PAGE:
How to Find the Perfect Font for Your Next Project
I studied design for 5 years throughout college and university. Every time I handed in an assignment I’d get feedback that ended with “…but your typography could really use some work”.
Every. Single. Time.
The problem was, I already knew it needed work. I just didn’t know how to make the words on the page (or screen) look good.
I’d go through every font on my mac. I’d look through font foundry websites but I didn’t know how to tell the difference between a good font and a bad. And I didn’t know which would be right for my project.
Suffice to say, over the years I’ve got a little better at choosing fonts for my projects. I no longer get overwhelmed at the sheer amount out there and I’ve learned a few tricks to make the selection process as quick and painless as possible.
And this is what I’ll be sharing with you today. Some of the key lessons I’ve learned over the years to make choosing typefaces a breeze.
#1: Stop relying solely on free fonts
I used to exclusively use free fonts. It seemed silly to pay for something that was available for free but I’ve found a few key issues with this.
- The character sets are often incomplete
Free fonts always run the risk of having missing characters. From accented characters like à á â ä æ ã å ā (and that’s just the a’s!) to missing punctuation. There is nothing more frustrating than finding out you’re missing a bunch of characters that you need. I’ve been in that situation, and it’s not fun.
- They’ve been created for one use only
A lot of free fonts have been created by a designer who needed it for a specific purpose. Think a Halloween party or a conference for sci-fi enthusiasts. You can imagine what these fonts would look like: often full of character but simply not practical for any other use. You really want to be choosing fonts that you can use in multiple projects. It doesn’t mean everything will look the same—far from it. It just means you’ve invested in something that can be applied to different situations.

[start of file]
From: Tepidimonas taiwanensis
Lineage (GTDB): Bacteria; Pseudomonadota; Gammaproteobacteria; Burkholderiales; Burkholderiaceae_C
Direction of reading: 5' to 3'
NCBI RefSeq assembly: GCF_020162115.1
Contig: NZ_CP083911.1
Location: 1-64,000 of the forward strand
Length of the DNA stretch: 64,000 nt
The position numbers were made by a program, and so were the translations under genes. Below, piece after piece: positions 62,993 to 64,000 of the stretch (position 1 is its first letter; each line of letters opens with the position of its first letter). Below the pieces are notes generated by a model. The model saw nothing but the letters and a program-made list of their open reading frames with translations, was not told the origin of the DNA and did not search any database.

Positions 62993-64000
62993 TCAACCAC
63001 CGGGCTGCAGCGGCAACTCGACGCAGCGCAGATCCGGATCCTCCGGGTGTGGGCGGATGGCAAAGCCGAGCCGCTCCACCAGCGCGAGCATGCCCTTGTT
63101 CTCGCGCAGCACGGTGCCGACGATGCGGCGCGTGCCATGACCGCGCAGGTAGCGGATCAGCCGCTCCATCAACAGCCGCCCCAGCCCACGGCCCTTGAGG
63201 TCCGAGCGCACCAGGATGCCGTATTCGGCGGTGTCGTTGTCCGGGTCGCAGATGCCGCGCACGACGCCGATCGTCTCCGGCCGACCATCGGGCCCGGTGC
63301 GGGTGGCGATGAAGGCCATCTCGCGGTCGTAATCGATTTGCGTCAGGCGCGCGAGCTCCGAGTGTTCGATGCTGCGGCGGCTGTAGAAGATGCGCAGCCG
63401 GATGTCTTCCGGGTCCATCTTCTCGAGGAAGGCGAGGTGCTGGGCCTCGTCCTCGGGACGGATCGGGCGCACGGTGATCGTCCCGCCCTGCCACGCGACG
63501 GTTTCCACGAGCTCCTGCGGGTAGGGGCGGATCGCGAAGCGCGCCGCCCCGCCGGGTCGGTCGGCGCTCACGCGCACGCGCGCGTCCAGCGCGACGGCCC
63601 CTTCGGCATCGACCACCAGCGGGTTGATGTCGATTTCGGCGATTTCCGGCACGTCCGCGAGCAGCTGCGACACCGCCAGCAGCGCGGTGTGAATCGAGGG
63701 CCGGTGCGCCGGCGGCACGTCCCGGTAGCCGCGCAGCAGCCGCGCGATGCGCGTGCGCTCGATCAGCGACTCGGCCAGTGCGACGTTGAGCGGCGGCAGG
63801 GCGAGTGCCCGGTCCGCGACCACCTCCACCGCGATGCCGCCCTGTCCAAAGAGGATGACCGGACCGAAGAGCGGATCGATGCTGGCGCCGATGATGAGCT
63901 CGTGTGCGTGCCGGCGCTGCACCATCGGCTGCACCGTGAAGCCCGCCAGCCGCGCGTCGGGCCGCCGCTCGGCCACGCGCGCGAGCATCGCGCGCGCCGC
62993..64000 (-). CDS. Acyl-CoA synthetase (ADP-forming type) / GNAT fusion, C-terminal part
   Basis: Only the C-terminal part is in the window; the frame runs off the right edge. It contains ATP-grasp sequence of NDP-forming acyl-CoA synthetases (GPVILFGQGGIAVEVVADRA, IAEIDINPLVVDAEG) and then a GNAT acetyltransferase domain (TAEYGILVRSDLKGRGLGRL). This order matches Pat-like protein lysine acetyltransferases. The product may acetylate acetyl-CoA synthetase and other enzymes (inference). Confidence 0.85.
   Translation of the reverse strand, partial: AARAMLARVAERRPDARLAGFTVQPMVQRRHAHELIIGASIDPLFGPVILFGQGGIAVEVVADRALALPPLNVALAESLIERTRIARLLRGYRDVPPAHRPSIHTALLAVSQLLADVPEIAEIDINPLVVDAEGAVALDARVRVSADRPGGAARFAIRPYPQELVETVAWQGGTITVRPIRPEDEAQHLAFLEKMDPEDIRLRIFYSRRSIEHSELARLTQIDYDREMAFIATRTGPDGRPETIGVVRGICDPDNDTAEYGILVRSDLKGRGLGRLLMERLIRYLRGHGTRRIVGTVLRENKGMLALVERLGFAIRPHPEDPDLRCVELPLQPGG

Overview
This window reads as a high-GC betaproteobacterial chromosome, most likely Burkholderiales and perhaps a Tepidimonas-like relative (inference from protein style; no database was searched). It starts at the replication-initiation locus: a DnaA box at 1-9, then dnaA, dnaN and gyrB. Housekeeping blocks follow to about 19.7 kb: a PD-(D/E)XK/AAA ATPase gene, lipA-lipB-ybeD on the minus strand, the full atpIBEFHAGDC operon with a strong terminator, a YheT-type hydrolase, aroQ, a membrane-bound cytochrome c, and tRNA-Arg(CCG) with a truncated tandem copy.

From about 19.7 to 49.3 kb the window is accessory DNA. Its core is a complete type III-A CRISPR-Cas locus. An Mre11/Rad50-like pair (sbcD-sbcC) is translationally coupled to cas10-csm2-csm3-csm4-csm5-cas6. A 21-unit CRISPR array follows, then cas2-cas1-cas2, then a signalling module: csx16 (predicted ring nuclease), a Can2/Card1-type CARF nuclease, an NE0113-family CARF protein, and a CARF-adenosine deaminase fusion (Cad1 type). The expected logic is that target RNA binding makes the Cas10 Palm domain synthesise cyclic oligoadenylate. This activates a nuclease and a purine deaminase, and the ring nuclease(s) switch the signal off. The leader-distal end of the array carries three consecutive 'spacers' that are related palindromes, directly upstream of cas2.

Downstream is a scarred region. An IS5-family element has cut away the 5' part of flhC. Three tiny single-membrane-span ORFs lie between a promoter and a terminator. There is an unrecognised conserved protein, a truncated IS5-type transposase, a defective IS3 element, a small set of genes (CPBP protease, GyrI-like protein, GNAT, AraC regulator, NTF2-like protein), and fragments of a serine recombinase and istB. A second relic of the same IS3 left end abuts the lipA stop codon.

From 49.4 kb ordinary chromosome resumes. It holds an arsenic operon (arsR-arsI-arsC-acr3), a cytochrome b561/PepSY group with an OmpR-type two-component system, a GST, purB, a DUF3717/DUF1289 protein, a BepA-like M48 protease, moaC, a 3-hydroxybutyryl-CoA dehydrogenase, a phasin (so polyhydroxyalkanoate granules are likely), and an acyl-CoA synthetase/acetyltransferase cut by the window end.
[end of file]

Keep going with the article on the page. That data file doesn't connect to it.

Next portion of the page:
- The quality simply isn’t as good
Ok, I’ll admit there are some great free fonts out there like Open Sans, Ubuntu or Merriweather but most of the time free fonts just aren’t going to be of the same standard as premium ones. Bear in mind, a complete typeface can take years for the designer to craft. You can bet the really good ones won’t be free.
Despite what the above sounds like, I’m not actually against using free fonts at all. They can and do look fantastic on a number of websites (remember, it’s not the tools but how you use them). All I’m saying is don’t rule out splashing for premium as it is one of the easiest things you can do to make your typography all the more slicker.
“But what if I can’t afford to be buying a new typeface for every new project”
Premium typefaces can be expensive. And if you work with multiple clients, it can add up quickly.
As I’ll reiterate later on, I prefer to use TypeKit for the majority of my typography choices. This gives me a huge amount of premium typefaces that I can try out, and it comes with my Creative Cloud subscription. I’ve found this to be the most fool-proof method of choosing typefaces, especially when you’re new to it because it allows you to sync them to your computer so you can try them out beforehand. You can also host them for your client on their domain or go to their foundry website to purchase a license.
If you’re worried they’d scoff at the cost of doing this, think of it this way: If you’re designing a website for a client the fonts are going to be a pretty big part of it. In fact, the fonts are going to be a big part of their entire brand. Forever. Any time they create a business card, a brochure, put together a slide deck or a Facebook ad—those fonts will be used.
Yes, it can seem expensive at the start but this is an investment that you’re going to be using time and time again. Potentially even preventing the need for any big redesigns in the future.
It took me a long time to realise this and I thought clients wouldn’t be willing to invest in a typeface. But if you explain how valuable this can be to them, they’ll go for it.
#2: Narrow your search
Wherever you decide to go to conduct your typeface search, whether it’s Typekit, Google Web Fonts or any of the other places you can find quality typefaces, you now have the challenge of picking some out of the wall of text now staring at you.
It seems daunting now but this is something that gets easier with time as you train your eye to see the differences between fonts.